Self and reality. Symbol and language. Myth and image. Memory and consciousness.
Dream and unreality: locus communis.

Friday, March 12, 2010

moment.05 || possibilities


During the last few days I have been playing with my "Litany" poem. The free write spiraled the piece into a stanza format without complication—individually the stanzas operate in a fashion that suits my idealistic style... however, the manner the stanzas work together seem to be problematic... this is in itself the main issue with sundry lists; a writer struggles to prove cohesion exists, when in reality there is none.



Obviously, I do like utilizing a "collage" approach, blending a variety of elements together: motley themes, blurry memories, conflicted concepts—forcing constrasting ideas into a sense of commonality. This technique adds a stronger, diverse message—something unexpected for the reader. Susan Mitchell uses this technique frequently; her "Havana Birth" is a strong example of how to combine multiple, radically diverse elements into one piece, successfully. In her case, she uses the notions of the self-awareness of a poet with actions of the world around herself, plus the perceptions of her mother being fitted for a dress.

The opening three stanzas read:


Off Havana, the ocean is green this morning
of my birth. The conchers clean their knives on leather
straps and watch the sky while three couples
who have been dancing on the deck of a ship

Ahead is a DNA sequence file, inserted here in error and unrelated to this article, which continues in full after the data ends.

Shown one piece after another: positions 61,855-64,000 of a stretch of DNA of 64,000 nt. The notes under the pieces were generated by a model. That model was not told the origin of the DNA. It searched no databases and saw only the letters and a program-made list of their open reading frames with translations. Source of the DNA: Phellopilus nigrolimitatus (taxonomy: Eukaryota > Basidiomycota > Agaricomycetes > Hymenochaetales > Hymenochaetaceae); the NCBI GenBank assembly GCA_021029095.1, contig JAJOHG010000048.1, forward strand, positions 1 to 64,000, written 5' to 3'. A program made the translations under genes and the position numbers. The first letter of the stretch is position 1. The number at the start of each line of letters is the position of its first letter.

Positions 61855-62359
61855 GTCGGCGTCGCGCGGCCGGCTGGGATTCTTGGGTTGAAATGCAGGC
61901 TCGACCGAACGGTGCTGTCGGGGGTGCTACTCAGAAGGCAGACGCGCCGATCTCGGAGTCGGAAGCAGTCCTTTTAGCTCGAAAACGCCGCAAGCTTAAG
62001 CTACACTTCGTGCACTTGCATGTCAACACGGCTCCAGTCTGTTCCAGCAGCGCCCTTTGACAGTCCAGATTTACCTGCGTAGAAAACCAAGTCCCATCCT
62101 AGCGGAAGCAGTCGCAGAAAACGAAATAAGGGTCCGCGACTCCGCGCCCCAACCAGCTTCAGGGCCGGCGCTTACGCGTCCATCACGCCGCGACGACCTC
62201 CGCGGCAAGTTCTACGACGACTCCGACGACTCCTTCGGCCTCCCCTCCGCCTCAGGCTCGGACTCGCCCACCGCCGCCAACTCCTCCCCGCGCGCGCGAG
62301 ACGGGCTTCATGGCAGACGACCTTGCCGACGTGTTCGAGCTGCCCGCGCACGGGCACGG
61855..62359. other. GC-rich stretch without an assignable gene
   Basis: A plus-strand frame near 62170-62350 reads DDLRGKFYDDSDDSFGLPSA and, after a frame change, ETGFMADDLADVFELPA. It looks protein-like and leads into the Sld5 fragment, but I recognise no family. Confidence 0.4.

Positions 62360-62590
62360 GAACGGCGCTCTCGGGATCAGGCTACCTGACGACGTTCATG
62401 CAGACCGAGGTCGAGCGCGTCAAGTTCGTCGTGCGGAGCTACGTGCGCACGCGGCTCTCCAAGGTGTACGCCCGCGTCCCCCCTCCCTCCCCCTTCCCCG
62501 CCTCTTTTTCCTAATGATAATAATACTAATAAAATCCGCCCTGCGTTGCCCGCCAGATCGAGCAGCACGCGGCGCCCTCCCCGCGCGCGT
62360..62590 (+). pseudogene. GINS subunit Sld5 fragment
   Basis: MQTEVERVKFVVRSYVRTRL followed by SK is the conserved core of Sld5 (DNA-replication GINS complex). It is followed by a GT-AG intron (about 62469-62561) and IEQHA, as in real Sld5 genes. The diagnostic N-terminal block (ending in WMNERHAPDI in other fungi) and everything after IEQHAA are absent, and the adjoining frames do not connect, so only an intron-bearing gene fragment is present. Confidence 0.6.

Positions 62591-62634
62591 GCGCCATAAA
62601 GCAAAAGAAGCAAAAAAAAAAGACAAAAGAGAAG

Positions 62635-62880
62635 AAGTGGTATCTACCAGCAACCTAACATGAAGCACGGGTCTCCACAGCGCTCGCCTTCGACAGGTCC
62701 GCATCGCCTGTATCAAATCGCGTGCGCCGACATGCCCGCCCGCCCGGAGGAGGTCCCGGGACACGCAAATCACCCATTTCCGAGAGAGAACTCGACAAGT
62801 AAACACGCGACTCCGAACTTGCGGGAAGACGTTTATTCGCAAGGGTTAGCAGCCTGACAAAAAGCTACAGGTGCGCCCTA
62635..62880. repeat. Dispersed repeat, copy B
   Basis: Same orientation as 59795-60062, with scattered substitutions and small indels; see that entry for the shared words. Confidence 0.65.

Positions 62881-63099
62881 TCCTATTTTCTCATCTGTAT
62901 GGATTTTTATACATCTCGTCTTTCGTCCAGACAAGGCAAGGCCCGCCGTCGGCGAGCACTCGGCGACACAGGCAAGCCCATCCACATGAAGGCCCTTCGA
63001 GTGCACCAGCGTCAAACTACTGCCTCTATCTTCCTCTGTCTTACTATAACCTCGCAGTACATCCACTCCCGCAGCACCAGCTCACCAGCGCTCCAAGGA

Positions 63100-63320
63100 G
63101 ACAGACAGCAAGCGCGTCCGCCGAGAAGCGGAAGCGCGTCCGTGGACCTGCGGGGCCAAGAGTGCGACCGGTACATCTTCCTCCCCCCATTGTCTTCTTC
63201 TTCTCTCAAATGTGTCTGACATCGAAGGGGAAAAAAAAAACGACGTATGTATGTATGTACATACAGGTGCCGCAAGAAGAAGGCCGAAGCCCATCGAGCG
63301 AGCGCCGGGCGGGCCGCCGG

in the harbor, the old harbor of the fifties, kiss
each other's cheeks and call it a night.

On a green sofa five dresses wait
to be fitted. The seamstress kneeling at Mother's feet
has no idea I am about to be born. Mother
pats her stomach which is flat
as the lace mats on the dressmaker's table. She thinks
I'm playing in my room. But as usual, she's wrong.

I am about to be born in a park in Havana. Oh,
this is important, everything in the dressmaker's house
is furred like a cat. And Havana leans right up
aganst the windows. In the park, the air
is chocolate, the sweet breath of a man
smoking an expensive cigar...


—and she moves on from here to express the emotional impact of becoming aware of poetry in her life, utilizing the images of her environment: pigeons, sugarcane workers with machetes, and later—"a prostitute in a little calle of Havana dreamed/the world was a peach and flicked / open a knife."  Mitchell mixes the mundane with the extra-ordinary.

This thechnique is what I am aiming to achieve in the latest poem. Blurring the realities into one work.



Litany of Sundry Images, Overused



—as a collection of stones
gathered across my desktop,
or handfuls of rock pulled


from swollen creek beds,
each raw sphere tumbled smooth
from overuse, the personal cliches


lined in a row, or repetitious images
beside my typewriter, spread out—    {lap top? key board? seems to modern
(as) my habitual tarot deck

with worn corners and individual,
cryptic titles: the sudden flight of egrets,
the half open window, the constellation of Orion rising.

Or desire personified, curled in my lap,
stretching his four legs while slumbering.
Whiskers twitching.

Let someone else find pleasure with
the double O in moon, the twist of the lips
in witch, and the layers of phonetics,            {layering?

with the clusters of seeds embedded
in the red shell of a pomegranate,
sweetly tart on the tongue.                              {tartly sweet?


I let go my claims over:
blossoms, tattoos, modern jazz,
and the unbound language of crows.


The words lift away from me,
fireflies in august twilight,
glorious abstractions growing smaller
falling into the distance, until I close
the blinds. Move away from the page.
And prepare myself for sleep.                       {for a long winter sleep?
                                                                             ... that sounds too familiar....

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